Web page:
Gáspár Bekes

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Portrait of Bekes attributed to Alexis Grimou ca 1730

Gáspár Bekes de Kornyát (also Gáspár de Corniath Bekes, Kornyáti Bekes Gáspár, or Kaspar Bekes, Caspar Bekesh; 1520 – 7 November 1579) was a Hungarian nobleman who fought Stephen Báthory for the throne of Transylvania after the death of John II Sigismund Zápolya in 1571. Allied with Maximilian II, Holy Roman Emperor, and the Székelys, Bekes organized two rebellions against Báthory, but was defeated. After Báthory became King of Poland and Grand Duke of Lithuania in 1576, Bekes reconciled with Báthory, becoming his close adviser. Bekes also fought in the Danzig rebellion and the Livonian War.

Rivalry with Báthory[edit]

Coat of arms of Bekes

Bekes was treasurer for John II Sigismund Zápolya, King of Hungary (died 1571), and gained considerable power and favor with him. In his testament, Zápolya, who had no legal heir, designated Bekes as Voivode of Transylvania.[1] However, the Hungarian nobles did not honor the will and elected Stephen Báthory as their voivode while Bekes was away on a diplomatic mission in the court of Maximilian II, Holy Roman Emperor.[2] Supported by Maximilian, who opposed Báthory for the throne of the Polish–Lithuanian Commonwealth,[3] Bekes gathered his army and organized a rebellion against Báthory, but was defeated. Bekes lost all of his possessions and was forced to seek asylum with Maximilian in Vienna. When Poland–Lithuania elected Henry of Valois as its monarch, Maximilian and Báthory ceased hostilities. Bekes unsuccessfully traveled to the Ottoman Empire seeking allies.[3] His hopes were revived again when in 1574 Henry of Valois abdicated the Polish throne for that of France and the Maximilian–Báthory rivalry resumed. Bekes, supported by Székelys, started another rebellion, but his forces were defeated in the Battle of Kerelőszentpál in 1575.[4] Supporters of Bekes were brutally suppressed and privileges for the Székelys were suspended.[5]

Service to Báthory and death[edit]

Remains of Bekes Hill (on the right) before it was washed away entirely

In 1576, Báthory was elected and crowned a King of Poland and later became a Grand Duke of Lithuania (the nobility in Lithuania were at first reluctant to Bathory and preferred Maximilian II, Holy Roman Emperor),[6] thus becoming the ruler of the Polish–Lithuanian Commonwealth. Maximilian died in 1576, and Bekes lost any hopes of reclaiming Transylvania.[1] Bekes decided to reconcile with Báthory and became his loyal ally and close adviser despite differences in their religions.[7] During the Danzig rebellion, Bekes commanded Hungarian troops, sent to assist Báthory in establishing his control over the Commonwealth, and gained special recognition for his defense of Elbląg (Ebling).[1] During the Livonian War against Ivan IV of Russia, Bekes joined the expedition to reconquer Polatsk (1579). For his service Báthory assigned him Lanckorona and other lands. On his way to Hrodna Bekes caught cold, fell ill, and died later in Hrodna.[1] His body was transported to Vilnius for burial, but none of the city's Christian cemeteries agreed to accept him because of his Unitarian faith. Therefore he was buried on a hill, which later became known as the Bekes Hill. His grave was marked by an octagonal tower, 20 metres (66 ft) in height and 6 metres (20 ft) in diameter. The hill and his grave were washed away by the Vilnia River in the mid-1800s.[8] The territory is now within the Kalnai Park.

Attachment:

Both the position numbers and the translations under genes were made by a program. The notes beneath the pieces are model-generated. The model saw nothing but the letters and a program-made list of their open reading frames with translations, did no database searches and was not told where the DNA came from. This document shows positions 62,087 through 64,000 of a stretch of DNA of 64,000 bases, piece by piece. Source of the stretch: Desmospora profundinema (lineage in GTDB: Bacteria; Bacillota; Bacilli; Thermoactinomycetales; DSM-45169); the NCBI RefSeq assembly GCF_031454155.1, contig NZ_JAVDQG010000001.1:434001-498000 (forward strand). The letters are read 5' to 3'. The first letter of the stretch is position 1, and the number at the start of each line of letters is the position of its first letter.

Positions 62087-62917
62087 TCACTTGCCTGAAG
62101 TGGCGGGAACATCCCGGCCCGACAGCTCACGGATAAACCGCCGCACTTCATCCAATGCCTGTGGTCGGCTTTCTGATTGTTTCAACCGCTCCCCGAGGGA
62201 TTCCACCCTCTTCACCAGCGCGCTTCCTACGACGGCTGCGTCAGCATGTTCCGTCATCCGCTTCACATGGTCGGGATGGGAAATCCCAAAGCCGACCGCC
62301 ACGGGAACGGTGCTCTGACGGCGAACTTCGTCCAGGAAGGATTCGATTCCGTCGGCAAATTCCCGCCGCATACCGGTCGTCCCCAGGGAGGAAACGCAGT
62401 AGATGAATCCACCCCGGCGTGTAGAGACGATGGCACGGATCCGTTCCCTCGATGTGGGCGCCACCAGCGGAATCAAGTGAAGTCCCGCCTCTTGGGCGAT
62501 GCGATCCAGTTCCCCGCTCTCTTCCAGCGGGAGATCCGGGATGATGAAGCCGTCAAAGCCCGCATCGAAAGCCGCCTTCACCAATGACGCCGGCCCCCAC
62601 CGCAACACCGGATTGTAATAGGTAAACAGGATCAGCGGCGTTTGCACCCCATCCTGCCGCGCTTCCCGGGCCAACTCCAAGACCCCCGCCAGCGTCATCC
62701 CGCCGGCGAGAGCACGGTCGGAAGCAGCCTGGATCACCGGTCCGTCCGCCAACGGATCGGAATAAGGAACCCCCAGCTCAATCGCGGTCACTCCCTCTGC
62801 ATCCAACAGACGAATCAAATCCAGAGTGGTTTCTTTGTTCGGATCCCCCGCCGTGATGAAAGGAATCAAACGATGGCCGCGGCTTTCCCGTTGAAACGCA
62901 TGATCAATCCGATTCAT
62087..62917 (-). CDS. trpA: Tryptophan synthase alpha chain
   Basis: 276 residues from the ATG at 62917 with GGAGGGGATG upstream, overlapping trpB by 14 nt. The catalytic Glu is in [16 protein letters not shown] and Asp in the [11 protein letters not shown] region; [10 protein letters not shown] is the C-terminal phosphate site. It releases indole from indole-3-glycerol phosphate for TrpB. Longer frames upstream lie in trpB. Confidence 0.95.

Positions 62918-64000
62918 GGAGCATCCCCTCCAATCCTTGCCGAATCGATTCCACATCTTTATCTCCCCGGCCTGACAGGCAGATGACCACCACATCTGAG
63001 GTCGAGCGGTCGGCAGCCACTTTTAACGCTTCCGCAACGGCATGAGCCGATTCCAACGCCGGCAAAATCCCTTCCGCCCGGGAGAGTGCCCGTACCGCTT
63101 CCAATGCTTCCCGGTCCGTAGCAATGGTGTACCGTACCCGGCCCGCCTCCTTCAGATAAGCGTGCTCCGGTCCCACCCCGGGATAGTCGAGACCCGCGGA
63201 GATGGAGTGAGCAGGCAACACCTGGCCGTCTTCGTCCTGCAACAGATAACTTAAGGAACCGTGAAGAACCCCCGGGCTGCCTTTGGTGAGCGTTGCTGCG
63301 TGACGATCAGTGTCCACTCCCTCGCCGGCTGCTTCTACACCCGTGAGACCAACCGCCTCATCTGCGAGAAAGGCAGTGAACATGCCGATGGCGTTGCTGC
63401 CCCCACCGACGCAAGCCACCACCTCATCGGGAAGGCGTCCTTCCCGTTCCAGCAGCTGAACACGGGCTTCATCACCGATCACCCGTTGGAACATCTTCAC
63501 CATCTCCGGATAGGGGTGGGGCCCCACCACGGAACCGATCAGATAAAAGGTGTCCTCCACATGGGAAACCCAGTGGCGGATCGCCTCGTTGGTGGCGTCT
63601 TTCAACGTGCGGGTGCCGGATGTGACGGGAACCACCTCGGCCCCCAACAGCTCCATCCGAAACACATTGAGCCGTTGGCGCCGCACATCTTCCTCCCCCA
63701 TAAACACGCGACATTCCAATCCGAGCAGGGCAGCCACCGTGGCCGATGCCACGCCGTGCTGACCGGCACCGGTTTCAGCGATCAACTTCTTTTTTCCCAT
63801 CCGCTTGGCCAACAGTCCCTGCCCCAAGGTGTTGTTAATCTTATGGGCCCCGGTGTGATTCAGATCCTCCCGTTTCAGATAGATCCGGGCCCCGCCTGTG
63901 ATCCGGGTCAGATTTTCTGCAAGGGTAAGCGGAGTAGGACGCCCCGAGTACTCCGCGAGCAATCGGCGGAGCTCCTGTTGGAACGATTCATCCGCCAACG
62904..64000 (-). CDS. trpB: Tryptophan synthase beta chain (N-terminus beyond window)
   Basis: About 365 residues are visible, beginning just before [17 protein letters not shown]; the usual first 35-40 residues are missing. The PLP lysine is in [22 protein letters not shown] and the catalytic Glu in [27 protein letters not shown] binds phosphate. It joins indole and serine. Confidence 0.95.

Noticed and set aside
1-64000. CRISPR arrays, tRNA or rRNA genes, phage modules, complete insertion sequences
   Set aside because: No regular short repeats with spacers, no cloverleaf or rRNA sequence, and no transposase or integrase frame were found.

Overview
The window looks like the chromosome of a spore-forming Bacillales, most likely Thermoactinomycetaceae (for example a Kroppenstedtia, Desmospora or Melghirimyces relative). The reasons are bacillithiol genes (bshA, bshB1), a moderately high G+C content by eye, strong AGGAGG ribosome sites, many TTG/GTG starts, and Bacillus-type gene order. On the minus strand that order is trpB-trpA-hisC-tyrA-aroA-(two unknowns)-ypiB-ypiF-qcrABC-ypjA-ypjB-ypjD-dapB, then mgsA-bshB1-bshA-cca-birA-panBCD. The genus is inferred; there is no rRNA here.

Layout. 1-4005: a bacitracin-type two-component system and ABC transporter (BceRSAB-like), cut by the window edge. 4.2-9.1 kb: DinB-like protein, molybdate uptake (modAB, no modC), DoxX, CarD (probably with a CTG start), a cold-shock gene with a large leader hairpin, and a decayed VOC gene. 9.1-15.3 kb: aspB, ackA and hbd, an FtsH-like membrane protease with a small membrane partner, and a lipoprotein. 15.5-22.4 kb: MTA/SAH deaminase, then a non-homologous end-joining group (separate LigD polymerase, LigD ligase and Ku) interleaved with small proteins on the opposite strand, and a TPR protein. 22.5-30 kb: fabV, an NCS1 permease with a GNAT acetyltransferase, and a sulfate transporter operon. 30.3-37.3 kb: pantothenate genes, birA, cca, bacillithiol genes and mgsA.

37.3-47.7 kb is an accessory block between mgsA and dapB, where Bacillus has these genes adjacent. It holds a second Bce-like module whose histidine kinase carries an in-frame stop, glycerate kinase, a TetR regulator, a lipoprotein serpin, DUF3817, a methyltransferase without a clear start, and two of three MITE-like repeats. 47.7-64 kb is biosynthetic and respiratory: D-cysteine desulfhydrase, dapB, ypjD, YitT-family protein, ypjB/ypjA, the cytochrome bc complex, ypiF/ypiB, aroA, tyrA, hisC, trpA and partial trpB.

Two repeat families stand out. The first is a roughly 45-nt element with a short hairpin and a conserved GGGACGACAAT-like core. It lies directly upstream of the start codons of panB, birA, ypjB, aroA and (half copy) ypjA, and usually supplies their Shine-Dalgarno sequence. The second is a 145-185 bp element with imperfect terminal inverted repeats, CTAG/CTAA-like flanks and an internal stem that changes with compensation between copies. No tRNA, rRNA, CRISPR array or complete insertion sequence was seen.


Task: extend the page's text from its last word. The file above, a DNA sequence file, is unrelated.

References[edit]

  1. ^ a b c d Jonynas, Ignas (1933–1944). "Bekeš". In Vaclovas Biržiška. Lietuviškoji enciklopedija (in Lithuanian). III. Kaunas: Spaudos Fondas. pp. 317–318. LCC 37032253. 
  2. ^ Beard, John Relly; Frederick Augustus Farley (1846). Unitarianism Exhibited in Its Actual Condition. Simpkin, Marshall and Co. p. 300. 
  3. ^ a b Sugar, Peter F. (1983). Southeastern Europe Under Ottoman Rule, 1354-1804 (2nd ed.). University of Washington Press. pp. 156–157. ISBN 0-295-96033-7. 
  4. ^ Jaques, Tony (2007). Dictionary of Battles and Sieges: A Guide to 8,500 Battles from Antiquity Through the Twenty-first Century. Greenwood Publishing Group. p. 947. ISBN 0-313-33536-2. 
  5. ^ Sugar, Peter F.; Peter Hanak; Tibor Frank (1994). A History of Hungary (reprinted ed.). Indiana University Press. p. 130. ISBN 0-253-20867-X. 
  6. ^ "Stefan Batory", Jerzy Besala, Państwowy Instytut Wydawniczy (State Publishing Institute), Warszawa 1992, ISBN 83-06-02253-X, p. 138-148.
  7. ^ Wernham, R. B. (1968). Counter-Reformation and Price Revolution, 1559-1610. CUP Archive. p. 392. ISBN 0-521-04543-6. 
  8. ^ "Vilnius II". Lietuvos piliakalniai (in Lithuanian). Society of the Lithuanian Archaeology. Retrieved 2009-01-25.